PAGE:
Eighty-two games is a long road, but time is still of the essence for Portland, which came into this season with more than just playoff aspirations. Coach Terry Stotts may be able to get by with patchwork rotations for now, but even if initial reports suggest the Blazers aren’t looking to add a big man with their open 15th roster spot (it would cost them in luxury tax money), teams around the league reportedly expect Portland to be active on the trade market. This early in the season, it’s hard to project whom the Blazers might pursue, but there are some options that make sense.
Kevin Love is averaging 18.9 points and 14.4 rebounds a game in Cleveland, though his production may as well be happening in another league for how much attention it’s getting. From a narrative perspective, Love makes sense with the Blazers—he did grow up in Oregon, after all. But the basketball fit is trickier. Yes, Love would be another big body who can rebound and score, and he would likely gel well with both CJ McCollum and Lillard on offense. But Love is not known for his defense, which is what the Blazers need most right now. Portland currently ranks no. 21 in defensive rating, allowing 109.2 points per 100 possessions.
Whiteside, for his part, says he wants to fill the defensive void by blocking more shots—he led the NBA in 2015-16 with 3.7 blocks per game. But even though the Miami Heat cast-off is making early contributions, averaging 14 points and 12 rebounds and shooting a career-high 66 percent from the field, Lillard says Whiteside needs more time to fully assimilate. Plus, Portland’s defensive success with Collins on the floor came from his versatility and movement, not shot-blocking.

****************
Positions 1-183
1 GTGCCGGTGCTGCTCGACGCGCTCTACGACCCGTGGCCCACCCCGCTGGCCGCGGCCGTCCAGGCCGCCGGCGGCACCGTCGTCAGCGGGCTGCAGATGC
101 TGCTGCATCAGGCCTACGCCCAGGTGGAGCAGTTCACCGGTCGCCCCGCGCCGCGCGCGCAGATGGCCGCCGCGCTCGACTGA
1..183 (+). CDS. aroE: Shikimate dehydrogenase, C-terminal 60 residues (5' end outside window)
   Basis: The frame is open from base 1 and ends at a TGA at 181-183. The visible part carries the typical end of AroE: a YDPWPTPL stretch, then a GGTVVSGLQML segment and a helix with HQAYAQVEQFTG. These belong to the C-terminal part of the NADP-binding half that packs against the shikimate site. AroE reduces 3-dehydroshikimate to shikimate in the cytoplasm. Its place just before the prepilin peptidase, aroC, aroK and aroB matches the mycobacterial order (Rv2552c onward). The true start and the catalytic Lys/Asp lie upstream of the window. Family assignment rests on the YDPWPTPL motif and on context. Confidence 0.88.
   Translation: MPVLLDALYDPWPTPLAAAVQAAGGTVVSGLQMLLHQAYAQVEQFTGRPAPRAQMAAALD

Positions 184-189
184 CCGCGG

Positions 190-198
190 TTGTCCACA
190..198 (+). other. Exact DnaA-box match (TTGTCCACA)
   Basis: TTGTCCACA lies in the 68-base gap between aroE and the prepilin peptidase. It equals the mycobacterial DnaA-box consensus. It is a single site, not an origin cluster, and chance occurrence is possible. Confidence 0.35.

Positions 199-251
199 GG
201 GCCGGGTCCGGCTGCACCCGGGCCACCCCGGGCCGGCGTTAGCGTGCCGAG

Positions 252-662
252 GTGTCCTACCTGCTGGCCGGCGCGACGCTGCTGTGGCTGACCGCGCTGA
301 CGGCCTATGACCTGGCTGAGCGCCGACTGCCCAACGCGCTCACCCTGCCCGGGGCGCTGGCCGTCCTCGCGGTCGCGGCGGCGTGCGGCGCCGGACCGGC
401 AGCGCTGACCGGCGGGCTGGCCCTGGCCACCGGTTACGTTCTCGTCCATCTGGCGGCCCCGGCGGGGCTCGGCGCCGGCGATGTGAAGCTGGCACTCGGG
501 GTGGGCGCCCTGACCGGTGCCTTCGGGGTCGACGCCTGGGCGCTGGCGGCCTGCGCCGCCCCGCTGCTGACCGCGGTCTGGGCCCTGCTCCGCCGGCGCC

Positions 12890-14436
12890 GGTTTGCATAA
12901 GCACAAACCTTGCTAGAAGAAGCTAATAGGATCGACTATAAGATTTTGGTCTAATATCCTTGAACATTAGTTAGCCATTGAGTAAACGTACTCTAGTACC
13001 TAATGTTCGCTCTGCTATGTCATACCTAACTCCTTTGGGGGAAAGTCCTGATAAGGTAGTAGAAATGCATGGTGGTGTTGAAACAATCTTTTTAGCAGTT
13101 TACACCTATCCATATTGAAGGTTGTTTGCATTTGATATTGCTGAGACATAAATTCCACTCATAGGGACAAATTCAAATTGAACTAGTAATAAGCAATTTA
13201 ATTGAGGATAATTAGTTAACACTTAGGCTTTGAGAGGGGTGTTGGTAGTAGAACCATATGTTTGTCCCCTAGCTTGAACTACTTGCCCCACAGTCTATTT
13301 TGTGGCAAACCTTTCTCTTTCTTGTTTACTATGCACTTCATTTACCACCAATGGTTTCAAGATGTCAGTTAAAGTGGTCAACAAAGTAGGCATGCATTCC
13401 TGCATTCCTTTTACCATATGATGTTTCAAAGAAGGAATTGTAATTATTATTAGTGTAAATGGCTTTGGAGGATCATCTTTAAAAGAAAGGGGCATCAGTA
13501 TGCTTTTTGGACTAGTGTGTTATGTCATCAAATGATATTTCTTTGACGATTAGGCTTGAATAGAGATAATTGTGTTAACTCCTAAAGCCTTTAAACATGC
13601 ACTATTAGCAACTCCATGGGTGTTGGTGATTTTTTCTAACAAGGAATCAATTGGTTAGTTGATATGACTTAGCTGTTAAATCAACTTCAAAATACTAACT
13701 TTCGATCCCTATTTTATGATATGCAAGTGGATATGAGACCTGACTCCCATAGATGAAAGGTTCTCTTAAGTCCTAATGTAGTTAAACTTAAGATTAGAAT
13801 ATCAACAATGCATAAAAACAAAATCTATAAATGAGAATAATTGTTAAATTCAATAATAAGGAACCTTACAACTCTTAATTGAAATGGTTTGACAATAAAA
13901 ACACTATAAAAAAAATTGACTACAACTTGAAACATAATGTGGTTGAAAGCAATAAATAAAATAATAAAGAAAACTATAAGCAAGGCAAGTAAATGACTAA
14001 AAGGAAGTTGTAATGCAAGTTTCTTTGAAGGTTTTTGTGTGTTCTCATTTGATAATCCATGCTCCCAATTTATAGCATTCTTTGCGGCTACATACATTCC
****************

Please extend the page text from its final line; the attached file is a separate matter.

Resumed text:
Danilo Gallinari is another trade candidate who could fit in well with this team. He would be the perfect stretch 4 to play with Portland’s deadly backcourt. And while it’s unclear what Oklahoma City’s ultimate goals are for this season, Gallinari and his expiring contract could be a tasty asset for Sam Presti to try to swap for another first-round pick.
In the East, the Knicks are overrun with power forwards and don’t have any lofty goals this season (or at least, they shouldn’t). Moving a player like Bobby Portis, who has been off to a strong start, or even a veteran like Taj Gibson could give New York an additional asset. Neither player moves the Blazers’ championship needle, but both are capable of contributing right away.
Then there are the dreamier scenarios. Draymond Green seems like he’d be an ideal fit next to McCollum and Lillard, but he can’t be traded until four days before the deadline, and the Warriors have yet to give any indication that they would even be willing to listen to offers. If Indiana ever decides to punt on the Domantas Sabonis–Myles Turner pairing, I imagine the Blazers would gladly take either of them. The question, though, is what they would be willing to give up in return. A Sabonis or Turner trade might have to include Anfernee Simons, who Portland is very high on, as well as a pick, if not more.
Collins was supposed to have a breakout year and show off the effectiveness of Portland’s lauded development system. Now that system will have to work overtime to make up for what the team has lost—and external help may still be necessary. Just seven games in, the Blazers are already on the clock. And it’s ticking fast.